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Osteoporosis causing fractures is a common complication of systemic lupus erythematosus (SLE), commonly known as lupus. But many of these fractures can be prevented.

Fragility fractures are a common complication of lupus (systemic lupus erythematosis, or SLE). Even children, men, and women who have not reached menopause, along, of course, with women who have passed menopause are at risk of low-impact broken bones if they have lupus. It is essential to take steps to preserve bone mineral density before fractures occur. But some essential knowledge can help people who have lupus stay ahead of brittle bone disease.

Here are five things people who have lupus need to know about bone health.

1. By the age of 50, most people who have lupus have developed a "pre-osteoporosis" condition called osteopenia

A DXA test measures bone mineral density and the propensity for fragility fractures, broken bones that "just happen" without high impact. In one study of people who had been diagnosed with lupus for an average of 22 years and who were an average age 49, more than half had substantially reduced bone mineral density. In people with lupus, osteoporosis tends to show up in the spine first. They may lose height as compression fractures shorten the spine and experience inexplicable lower back pain. Breaks in the hip and wrist are usually a later risk of the disease.

2. The majority of people who have lupus are deficient in vitamin D

One study found that 79 percent of lupus patients have a history of vitamin D deficiency. The intestines cannot absorb calcium from food and supplements without vitamin D, and the parathyroid glands will send out hormones to "steal" calcium from bone when vitamin D levels are low. Supplementing with 1,000 IU or more (up to 5,000 IU) vitamin D daily is a good idea for most people who have lupus.

3. Treatment with corticosteroid medications often leads to osteoporosis of the spine

Investigators working with one group of SLE patients found that 50 percent who received corticosteroid medications had substantial loss bone mass and 28 percent had osteopenia or osteoporosis. Glucocorticoid (steroid) medications for lupus include methylprednisone (DepoMedrol, Medrol, Medrol Dosepak, ​ SoluMedrol, A-Methapred) and prednisone (Deltasone,  Prednisone Intensol, Rayos, Sterapred, Sterapred DS).

These medications fight the autoimmune reactions that cause the symptoms of SLE. The worse the lupus gets, the more of these drugs the doctor prescribes. The problem is that any dose of more than 15 mg a day for six months will cause loss bone strength in almost any patient at almost any age, even children. The effects of these drugs are cumulative. The longer you have been taking them, the weaker your spine will be. (There isn't a clear-cut relationship between the use of these medications and osteoporosis in other bones.) Signs that taking these medications has caused bone loss are loss of height (you are shorter in middle age than you were as a young adult) and back pain.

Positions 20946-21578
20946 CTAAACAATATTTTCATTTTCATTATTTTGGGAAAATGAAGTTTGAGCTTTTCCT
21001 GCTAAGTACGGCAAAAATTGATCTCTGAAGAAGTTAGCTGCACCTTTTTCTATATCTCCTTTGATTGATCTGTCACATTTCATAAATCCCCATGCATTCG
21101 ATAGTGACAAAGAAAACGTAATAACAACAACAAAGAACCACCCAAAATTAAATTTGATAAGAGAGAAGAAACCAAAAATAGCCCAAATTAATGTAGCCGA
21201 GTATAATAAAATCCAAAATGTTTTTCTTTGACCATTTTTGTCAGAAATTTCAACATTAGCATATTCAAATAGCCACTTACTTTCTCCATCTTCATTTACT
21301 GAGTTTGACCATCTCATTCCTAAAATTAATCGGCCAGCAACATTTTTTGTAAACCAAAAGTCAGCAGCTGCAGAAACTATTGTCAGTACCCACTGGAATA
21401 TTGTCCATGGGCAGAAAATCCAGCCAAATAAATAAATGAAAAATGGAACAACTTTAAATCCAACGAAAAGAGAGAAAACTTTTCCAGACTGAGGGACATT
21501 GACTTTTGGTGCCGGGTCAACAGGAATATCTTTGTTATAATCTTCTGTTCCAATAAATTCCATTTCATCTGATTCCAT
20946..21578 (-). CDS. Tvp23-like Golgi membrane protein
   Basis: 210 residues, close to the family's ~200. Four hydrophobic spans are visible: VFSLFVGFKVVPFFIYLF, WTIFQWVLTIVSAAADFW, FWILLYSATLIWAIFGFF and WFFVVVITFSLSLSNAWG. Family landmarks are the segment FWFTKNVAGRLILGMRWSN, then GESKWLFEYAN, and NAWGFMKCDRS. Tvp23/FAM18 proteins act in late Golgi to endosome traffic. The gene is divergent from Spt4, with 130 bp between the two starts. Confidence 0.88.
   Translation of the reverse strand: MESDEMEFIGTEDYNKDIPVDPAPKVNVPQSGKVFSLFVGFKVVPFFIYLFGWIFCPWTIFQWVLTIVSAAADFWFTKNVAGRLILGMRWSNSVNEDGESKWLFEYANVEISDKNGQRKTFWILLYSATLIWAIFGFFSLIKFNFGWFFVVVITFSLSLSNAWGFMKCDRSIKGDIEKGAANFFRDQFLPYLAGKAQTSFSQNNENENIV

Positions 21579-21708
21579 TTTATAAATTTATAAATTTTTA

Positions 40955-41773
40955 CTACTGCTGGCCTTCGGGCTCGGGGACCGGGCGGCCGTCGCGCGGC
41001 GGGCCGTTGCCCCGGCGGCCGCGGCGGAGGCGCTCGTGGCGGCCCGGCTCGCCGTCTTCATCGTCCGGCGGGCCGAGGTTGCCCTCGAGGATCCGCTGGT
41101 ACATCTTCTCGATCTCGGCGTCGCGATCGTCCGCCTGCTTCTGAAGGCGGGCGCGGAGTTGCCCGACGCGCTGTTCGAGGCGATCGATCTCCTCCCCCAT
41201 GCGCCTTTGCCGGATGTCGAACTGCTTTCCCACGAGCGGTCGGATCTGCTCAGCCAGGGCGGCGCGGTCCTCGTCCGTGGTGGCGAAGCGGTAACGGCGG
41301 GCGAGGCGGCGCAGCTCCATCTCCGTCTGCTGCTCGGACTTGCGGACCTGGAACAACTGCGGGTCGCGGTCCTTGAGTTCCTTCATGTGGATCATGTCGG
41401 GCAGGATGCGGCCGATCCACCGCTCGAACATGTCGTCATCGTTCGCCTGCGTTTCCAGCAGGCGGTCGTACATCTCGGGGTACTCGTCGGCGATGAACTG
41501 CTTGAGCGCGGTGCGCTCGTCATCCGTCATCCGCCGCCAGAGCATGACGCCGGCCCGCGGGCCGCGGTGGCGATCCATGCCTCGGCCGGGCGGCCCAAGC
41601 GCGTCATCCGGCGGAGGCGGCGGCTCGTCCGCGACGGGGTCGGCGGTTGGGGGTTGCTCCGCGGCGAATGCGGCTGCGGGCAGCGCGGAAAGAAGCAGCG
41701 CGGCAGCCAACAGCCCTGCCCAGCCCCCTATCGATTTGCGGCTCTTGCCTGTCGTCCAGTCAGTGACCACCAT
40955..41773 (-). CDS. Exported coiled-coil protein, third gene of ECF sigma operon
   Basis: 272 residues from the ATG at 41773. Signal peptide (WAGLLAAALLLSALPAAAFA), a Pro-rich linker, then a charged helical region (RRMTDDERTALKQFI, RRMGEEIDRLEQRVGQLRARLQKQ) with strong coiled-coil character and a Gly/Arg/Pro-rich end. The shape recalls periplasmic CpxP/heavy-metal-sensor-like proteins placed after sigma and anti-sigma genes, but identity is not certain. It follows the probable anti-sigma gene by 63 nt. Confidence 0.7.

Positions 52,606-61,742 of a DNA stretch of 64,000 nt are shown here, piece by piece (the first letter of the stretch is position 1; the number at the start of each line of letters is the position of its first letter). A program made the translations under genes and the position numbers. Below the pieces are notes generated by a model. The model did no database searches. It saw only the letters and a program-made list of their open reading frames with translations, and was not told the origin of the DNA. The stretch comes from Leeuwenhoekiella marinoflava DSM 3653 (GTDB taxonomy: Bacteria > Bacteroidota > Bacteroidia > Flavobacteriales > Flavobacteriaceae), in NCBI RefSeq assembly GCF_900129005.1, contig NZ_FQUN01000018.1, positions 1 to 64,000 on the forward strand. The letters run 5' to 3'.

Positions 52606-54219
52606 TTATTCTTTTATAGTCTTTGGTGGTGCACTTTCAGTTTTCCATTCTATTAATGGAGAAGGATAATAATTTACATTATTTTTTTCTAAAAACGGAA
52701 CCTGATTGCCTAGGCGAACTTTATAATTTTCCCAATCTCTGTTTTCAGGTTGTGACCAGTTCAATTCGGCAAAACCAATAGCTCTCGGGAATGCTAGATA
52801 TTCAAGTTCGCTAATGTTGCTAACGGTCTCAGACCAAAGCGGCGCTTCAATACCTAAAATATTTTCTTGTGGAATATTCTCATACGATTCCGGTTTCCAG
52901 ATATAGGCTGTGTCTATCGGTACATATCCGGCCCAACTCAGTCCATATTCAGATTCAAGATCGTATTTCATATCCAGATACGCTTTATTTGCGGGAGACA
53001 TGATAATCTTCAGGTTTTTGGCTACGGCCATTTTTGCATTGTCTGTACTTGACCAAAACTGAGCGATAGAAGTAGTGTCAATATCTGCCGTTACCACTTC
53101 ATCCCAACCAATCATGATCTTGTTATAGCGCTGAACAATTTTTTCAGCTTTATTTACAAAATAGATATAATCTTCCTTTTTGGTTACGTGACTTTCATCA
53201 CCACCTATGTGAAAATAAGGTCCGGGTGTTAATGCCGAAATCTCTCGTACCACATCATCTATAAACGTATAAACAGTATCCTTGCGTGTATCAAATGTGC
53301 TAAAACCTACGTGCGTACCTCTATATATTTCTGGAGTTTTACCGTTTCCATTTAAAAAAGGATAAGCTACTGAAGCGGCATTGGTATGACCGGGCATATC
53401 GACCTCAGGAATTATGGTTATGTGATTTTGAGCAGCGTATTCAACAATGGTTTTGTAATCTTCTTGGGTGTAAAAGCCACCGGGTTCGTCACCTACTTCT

4. People who have lupus who also get medications for epilepsy have extra risk for weak bones

The relationship between antiseizure medications and osteoporosis isn't as strong as the relationship between corticosteroid drugs and osteoporosis if you have SLE, but it's significant and substantial. If you take seizure medication, you need to pay attention to bone health.

5. If you have lupus, you need to discuss bone health concerns with your doctor and take preventative steps to stop fractures before they occur

People who have lupus have a lot of things to discuss with their doctors, but bone health is essential to an active life. There are simple steps anyone at any age of any gender needs to stave off osteoporosis:

  • Supplements. Especially if you are taking corticosteroids (methylprednisone or prednisone in any of their brand name forms), you need to be sure you are getting the calcium and vitamin D you need by taking supplements every day. Getting 1000 to 1500 mg of calcium (in two or three doses of not more than 500 mg each) and 1000 IU of vitamin D every day will not guarantee that you won't get fractures, but just these two simple supplements reduce your risk of fractures about 40 percent. Better, make sure you get magnesium (200 to 600 mg per day) and vitamin K2 (45 mg per day) to help your body use calcium for better bones.
  • Safety. People who have lupus tend to break bones. The bones of the spine are weakest, but fractures of the vertebrae don't usually occur as the result of some impact you can prevent. Fractures of the hip and wrist, however, are preventable. The kind of fall that is most likely to cause a broken hip is a fall side to side. Be careful getting out of a car. Use handrails. The kind of fall that is most likely to cause a broken wrist is sticking out the hands to break a fall. When you feel weak, use a walker. It's better to sit down than to fall down.
  • Surveillance. Osteoporosis will show up in the spine first. If you have unexplained low back pain, see your doctor. Discovering osteoporosis of the spine as soon as possible allows for treatments that may prevent other, more debilitating fractures later.

  • Carli L, Tani C, Spera V, Vagelli R, Vagnani S, Mazzantini M, Di Munno O, Mosca M. Risk factors for osteoporosis and fragility fractures in patients with systemic lupus erythematosus. Lupus Sci Med. 2016 Jan 19.3(1):e000098. doi: 10.1136/lupus-2015-000098. eCollection 2016. PMID: 26848397.
  • Chan PC, Yu CH, Yeh KW, Horng JT, Huang JL. Comorbidities of pediatric systemic lupus erythematosus: A 6-year nationwide population-based study. J Microbiol Immunol Infect. 2016 Apr 49.2):257-63. doi: 10.1016/j.jmii.2014.05.001. Epub 2014 Jul 24. PMID: 25066707
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  • Photo courtesy of SteadyHealth

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